Of course, making the commitment to change and eat 100 calories a day less with each decade after age 30 will go some distance toward helping at least maintain weight in most individuals. But what about weight loss? And what about those individuals who are now maintaining unhealthy weights, who are overweight or even obese? Just because you've passed the age of 55 or 60 or even 75, does that mean you're never going to be able to lose weight and are destined to experience the health complications of being overweight or obese (such as diabetes, joint problems and heart disease)?

Regrettably, the peer-reviewed, published literature on diets, and all forms of weight-loss programs that don’t include surgery, shows no evidence of success. Wait, what? You may be saying that your doctor is advising a specific weight-loss strategy with a fancy diet delivered on glossy papers by a Registered Dietitian, so it must work, right? Well, no. Actually, if these diet programs, or any other non-surgical weight-loss program can deliver meaningful results, for God’s sake someone please publish it so the rest of us can take advantage. Sadly, despite decades of a proliferation of diet advice, here is the best that we can show. In the largest and best published meta-analysis of all the U.S. published non-surgical weight-loss programs, 29 total studies were identified that were believed to be of sufficient quality to deserve inclusion. But only 12 of these actually reported data after 4 years.

There a few takeaways here. The first is that even among the best studies, the subset of only 12 studies out of 29 that show favorable results, the average weight lost was 3%. Not enough, obviously.

But worse, what happened to the other 17 studies? Why not tell us what happened after the first year, or two or three? We all already know that temporary weight loss is achievable. I’d venture, based on the not-so-noble history of scientific studies heavily biased toward publishing favorable results over unfavorable results, that the other 17 studies would have showed just what we’ve seen in long term population studies – that nobody kept the weight off with their diet program.

And international efforts are not any better. No one inside, or outside the country it turns out, has a diet/exercise or other multidisciplinary non-surgical program that works.

In this giant meta-analysis, 80 total studies met inclusion criteria, but only 8 of them had results of four years or more. You don’t have to be a genius of publication bias to realize that the few pounds lost is meaningless since the other 72 studies did not even tell us their results. I’m going to go out on a limb here and guess that no one kept the weight off with the other 72 programs either. Even more likely, everybody in the other 72 studies likely gained weight over time, which is what larger population-based studies show is what happens for nearly everyone after age 40.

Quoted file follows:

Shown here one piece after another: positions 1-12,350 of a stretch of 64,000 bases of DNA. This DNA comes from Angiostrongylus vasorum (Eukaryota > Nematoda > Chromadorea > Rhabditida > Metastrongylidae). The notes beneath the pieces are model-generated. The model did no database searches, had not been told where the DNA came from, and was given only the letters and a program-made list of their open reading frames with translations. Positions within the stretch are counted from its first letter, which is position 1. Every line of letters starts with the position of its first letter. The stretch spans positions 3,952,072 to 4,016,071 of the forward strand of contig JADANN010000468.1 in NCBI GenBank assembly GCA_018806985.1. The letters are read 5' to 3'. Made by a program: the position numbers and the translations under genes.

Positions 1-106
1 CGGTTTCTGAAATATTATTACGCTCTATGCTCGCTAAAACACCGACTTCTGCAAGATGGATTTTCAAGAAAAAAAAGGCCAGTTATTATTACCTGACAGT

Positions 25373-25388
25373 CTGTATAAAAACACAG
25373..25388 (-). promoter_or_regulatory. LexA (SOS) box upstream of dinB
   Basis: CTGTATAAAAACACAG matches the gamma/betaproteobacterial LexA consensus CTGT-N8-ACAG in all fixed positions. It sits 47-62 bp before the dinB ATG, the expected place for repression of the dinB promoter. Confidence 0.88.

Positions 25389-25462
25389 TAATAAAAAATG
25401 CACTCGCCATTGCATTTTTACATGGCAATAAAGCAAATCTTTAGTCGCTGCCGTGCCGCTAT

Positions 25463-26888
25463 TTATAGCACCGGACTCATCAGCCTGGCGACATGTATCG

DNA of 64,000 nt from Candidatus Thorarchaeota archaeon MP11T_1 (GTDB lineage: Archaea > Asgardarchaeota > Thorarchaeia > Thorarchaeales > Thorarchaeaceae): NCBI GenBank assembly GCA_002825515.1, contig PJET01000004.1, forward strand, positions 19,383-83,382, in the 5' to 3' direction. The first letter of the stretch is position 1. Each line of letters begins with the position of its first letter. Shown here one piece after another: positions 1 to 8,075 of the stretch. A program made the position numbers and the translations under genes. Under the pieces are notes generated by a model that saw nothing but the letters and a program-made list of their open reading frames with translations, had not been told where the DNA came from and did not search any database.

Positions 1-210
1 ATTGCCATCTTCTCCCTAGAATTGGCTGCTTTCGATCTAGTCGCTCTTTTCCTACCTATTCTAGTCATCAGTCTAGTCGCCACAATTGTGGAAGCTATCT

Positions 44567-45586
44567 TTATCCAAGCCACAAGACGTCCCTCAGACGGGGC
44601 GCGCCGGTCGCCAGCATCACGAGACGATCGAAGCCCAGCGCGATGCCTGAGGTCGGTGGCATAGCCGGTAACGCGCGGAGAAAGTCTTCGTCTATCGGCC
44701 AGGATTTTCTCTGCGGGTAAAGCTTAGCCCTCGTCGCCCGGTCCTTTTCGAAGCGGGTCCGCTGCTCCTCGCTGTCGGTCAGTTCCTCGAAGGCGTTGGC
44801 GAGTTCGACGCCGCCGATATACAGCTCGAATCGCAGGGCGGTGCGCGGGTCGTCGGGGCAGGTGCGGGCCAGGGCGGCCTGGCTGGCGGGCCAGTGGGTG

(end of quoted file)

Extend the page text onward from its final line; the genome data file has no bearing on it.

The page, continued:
Why is so hard to keep weight off even when you do pour your heart and soul into a kick-ass diet and exercise program, and even add in counseling, coaching, therapy, pills and hypnosis? Because the body is programmed to regain the weight, genetically, biologically, hormonally programmed with a formidable defense mechanism that works relentlessly to “protect” the body weight it has gotten used to. Once you’ve gained 50 or more pounds, the body establishes this new weight as its new Set Point weight, and the body will work night and day to make sure your body weight climbs right back up there even though you are working almost as hard to lose pounds.

 The Physiologic Set Point

How do we know about the Set Point? Well, as you can guess, a lot of studies have been conducted to understand why nobody keeps the weight off despite arduous dieting and weight-loss programs. One of the best was published by the National Institutes of Health researchers who conducted a long-term study of all the contestants from The Biggest Loser television program.  Each contestant was studied before and after the intense program of calorie restricted dieting and vigorous exercise with intense coaching and the bright lights of accountability on national TV.  The results were stunning.

First of all, these contestants performed heroically on the show, sticking religiously to a tough diet and a really intense exercise regimen every day, and the pounds started falling off.  But the human body has other ideas. For starters the resting metabolic rate plummeted right away, in effect turning down the furnace of the body so it burns a lot less calories.  Do you think it would be hard to keep the weight off if your body turns down the metabolism dramatically?  It is, but that’s just the beginning.

 

The researchers also drew blood from every contestant and measured some important hormones that help regulate body weight. Ghrelin - considered “the hormone of hunger” because, well, it makes us super hungry and causes weight gain – skyrocketed in all the contestants. Not good if your goal is actually the opposite.  But there’s more. Another hormone called Leptin – considered the master regulator of metabolism because it causes satiety and weight loss – plummeted in all the contestants so their body no longer feels a sense of satiety of satisfaction after eating and instead works to acquire and store more calories and weight.